- Intercalibration of assessment methods for macrophytes in lowland streams: direct comparison and analysis of common metrics Birk, S., Korte, T., and Hering, D. (2006). Hydrobiologia, 566, 417-430.
EEA data references
- No datasets have been specified here.
Data sources in latest figures
No uncertainty has been specified
Data sets uncertainty
No uncertainty has been specified
MAIN DISADVANTAGES IN THE INDICATOR
- The main disadvantage is that the indicator is at present not directly related to effects on aquatic ecosystems: this should improve when WFD assessments are fully implemented (see below for more details).
- The current selection of stations for Eionet-Water is for assessments at country level, and representative assessments of individual catchments may not necessarily be obtained. This is being improved as part of the WISE process and development. Information on specific (but not all) water bodies can, however, be obtained.
- Another disadvantage of indicators focusing on assessing the water quality (oxygen demand) may be their different uses throughout Europe. Some countries use species indices, others family indices. The intercalibration exercise of the EU Joint Research Centre on newly developed assessment systems in Europe to fulfill the requirements of the WFD have recently generated some 'Intercalibration Metrics' that are being widely used throughout Europe to compare country-specific assessment results. See, e.g., Birk and Hering (2006) and Birk et al. (2006).
ANALYSIS OF OPTIONS
This indicator has been adopted as an EEA core set indicator. The information basis for the indicator and the assessments possible will improve in time as the WFD assessments are implemented by Member States.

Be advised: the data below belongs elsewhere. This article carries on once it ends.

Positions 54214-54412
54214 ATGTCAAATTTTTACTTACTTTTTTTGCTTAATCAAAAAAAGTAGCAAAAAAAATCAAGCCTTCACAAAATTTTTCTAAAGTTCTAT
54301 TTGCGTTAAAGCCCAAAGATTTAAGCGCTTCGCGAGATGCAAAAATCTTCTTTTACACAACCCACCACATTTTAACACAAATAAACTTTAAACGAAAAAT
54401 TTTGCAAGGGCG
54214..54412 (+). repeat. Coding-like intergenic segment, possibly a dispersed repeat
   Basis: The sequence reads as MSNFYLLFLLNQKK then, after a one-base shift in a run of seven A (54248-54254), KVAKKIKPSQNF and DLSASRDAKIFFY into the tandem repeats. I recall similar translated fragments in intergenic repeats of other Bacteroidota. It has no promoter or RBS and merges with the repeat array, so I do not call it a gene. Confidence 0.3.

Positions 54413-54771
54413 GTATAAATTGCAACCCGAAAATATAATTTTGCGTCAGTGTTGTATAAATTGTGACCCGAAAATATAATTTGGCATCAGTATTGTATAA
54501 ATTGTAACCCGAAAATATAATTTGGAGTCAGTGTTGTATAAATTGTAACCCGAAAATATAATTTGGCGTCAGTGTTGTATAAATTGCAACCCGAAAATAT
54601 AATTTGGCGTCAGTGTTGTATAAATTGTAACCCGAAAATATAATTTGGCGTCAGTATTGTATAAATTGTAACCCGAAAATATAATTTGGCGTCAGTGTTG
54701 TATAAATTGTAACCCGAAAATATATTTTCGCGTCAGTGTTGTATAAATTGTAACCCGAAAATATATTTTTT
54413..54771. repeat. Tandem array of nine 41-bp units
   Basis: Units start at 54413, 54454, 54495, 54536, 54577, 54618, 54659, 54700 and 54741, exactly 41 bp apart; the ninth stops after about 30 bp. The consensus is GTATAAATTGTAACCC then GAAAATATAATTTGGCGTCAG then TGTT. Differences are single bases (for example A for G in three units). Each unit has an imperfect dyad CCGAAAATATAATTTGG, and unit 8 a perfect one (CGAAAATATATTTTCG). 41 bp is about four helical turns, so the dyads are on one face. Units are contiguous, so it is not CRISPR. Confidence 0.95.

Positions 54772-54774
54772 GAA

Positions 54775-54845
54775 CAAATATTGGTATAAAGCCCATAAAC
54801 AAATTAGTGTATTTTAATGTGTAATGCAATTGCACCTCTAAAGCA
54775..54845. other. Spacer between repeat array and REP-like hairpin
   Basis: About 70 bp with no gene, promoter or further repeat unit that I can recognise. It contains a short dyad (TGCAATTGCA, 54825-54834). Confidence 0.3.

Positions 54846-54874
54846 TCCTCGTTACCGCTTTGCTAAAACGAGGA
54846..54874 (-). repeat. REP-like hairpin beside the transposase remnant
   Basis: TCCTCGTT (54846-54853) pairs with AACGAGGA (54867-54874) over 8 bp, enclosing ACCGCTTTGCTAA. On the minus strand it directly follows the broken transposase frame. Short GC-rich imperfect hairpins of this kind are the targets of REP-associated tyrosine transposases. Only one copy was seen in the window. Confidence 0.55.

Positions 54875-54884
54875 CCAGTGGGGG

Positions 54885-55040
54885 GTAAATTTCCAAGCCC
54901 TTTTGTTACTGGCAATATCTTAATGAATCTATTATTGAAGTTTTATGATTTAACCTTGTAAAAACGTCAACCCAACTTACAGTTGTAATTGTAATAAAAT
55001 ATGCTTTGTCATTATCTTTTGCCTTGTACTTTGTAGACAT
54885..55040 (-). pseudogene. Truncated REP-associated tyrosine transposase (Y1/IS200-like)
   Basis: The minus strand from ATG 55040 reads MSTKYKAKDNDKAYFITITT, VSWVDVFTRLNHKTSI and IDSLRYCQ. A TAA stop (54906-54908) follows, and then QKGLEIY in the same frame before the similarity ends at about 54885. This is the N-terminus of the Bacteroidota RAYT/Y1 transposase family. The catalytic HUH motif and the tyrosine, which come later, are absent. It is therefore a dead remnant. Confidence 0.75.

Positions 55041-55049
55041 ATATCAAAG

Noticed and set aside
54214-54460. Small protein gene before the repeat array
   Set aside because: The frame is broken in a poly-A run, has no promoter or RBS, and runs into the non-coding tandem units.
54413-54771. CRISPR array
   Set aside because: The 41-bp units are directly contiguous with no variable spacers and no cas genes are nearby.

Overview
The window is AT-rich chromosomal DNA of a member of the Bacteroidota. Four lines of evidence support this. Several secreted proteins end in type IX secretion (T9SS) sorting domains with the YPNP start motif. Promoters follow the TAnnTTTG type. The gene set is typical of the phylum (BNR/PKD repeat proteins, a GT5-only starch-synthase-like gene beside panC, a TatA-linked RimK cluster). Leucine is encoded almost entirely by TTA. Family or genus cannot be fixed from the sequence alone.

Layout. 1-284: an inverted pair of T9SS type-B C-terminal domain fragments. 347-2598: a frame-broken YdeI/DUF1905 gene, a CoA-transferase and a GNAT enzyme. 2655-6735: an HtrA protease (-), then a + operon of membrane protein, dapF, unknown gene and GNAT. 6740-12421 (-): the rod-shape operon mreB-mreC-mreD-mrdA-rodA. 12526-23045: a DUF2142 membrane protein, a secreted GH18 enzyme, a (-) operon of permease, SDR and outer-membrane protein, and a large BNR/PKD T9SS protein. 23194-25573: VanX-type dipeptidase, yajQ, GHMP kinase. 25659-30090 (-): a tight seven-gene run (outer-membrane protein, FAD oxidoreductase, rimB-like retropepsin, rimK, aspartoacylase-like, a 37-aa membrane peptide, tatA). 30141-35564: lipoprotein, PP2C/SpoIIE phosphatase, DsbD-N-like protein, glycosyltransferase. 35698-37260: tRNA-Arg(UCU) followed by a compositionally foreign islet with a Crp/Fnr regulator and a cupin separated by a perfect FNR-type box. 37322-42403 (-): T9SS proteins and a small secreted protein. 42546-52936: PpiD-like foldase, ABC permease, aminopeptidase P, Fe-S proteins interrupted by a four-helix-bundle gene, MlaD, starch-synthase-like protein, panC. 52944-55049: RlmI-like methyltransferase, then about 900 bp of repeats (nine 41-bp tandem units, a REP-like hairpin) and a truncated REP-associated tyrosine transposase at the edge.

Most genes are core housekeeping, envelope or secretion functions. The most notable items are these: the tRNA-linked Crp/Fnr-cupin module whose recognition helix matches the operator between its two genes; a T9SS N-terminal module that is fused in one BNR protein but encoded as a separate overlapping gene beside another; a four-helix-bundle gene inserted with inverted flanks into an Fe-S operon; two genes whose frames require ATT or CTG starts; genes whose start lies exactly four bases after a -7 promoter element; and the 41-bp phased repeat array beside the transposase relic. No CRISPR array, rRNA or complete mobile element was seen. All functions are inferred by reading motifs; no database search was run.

This indicator was selected for the Headline Indicator instead of other globally available indicators (e.g. as used in UNEP GEMS/water), because the EEA core set indicators contain detailed data for a substantial number of European countries.
Short term work
Work specified here requires to be completed within 1 year from now.
Long term work
Work specified here will require more than 1 year (from now) to be completed.
Work descriptionSUGGESTIONS FOR IMPROVEMENT This indicator will be improved as more countries implement Eionet-Water. More time series data would improve the data set particularly if from Southern countries. There are gaps in river characteristic information from some countries. Also many countries did not report all the requested summary statistics such as the median. Fill gaps related to catchment pressures. Some countries have used Corine land cover data to provide proxy indicators of pressures. It is expected that this aspect will improve significantly during the next year as new updated Corine data will be available, and as work is undertaken by the ETC/WTR and ETC/LUSI to fill in the gaps in the pressure indicators. Countries will also be designing and/or modifying their monitoring programmes for rivers, lakes and groundwater bodies over the coming years as a requirement of the WFD. This should increase the extent of information potentially available to the EEA through the Eionet‑Water process which will be integrated and extended into the Water Information System for Europe (WISE).
No resource needs have been specified
Deadline2099/01/01 00:00:00 GMT+1
Responsibility and ownership
EEA Contact InfoKatarzyna Biala
Frequency of updates
Typology: Descriptive indicator (Type A - What is happening to the environment and to humans?)
For references, please go to www.eea.europa.eu/soer or scan the QR code.
This briefing is part of the EEA's report The European Environment - State and Outlook 2015. The EEA is an official agency of the EU, tasked with providing information on Europe’s environment.
PDF generated on 02 May 2016, 12:36 AM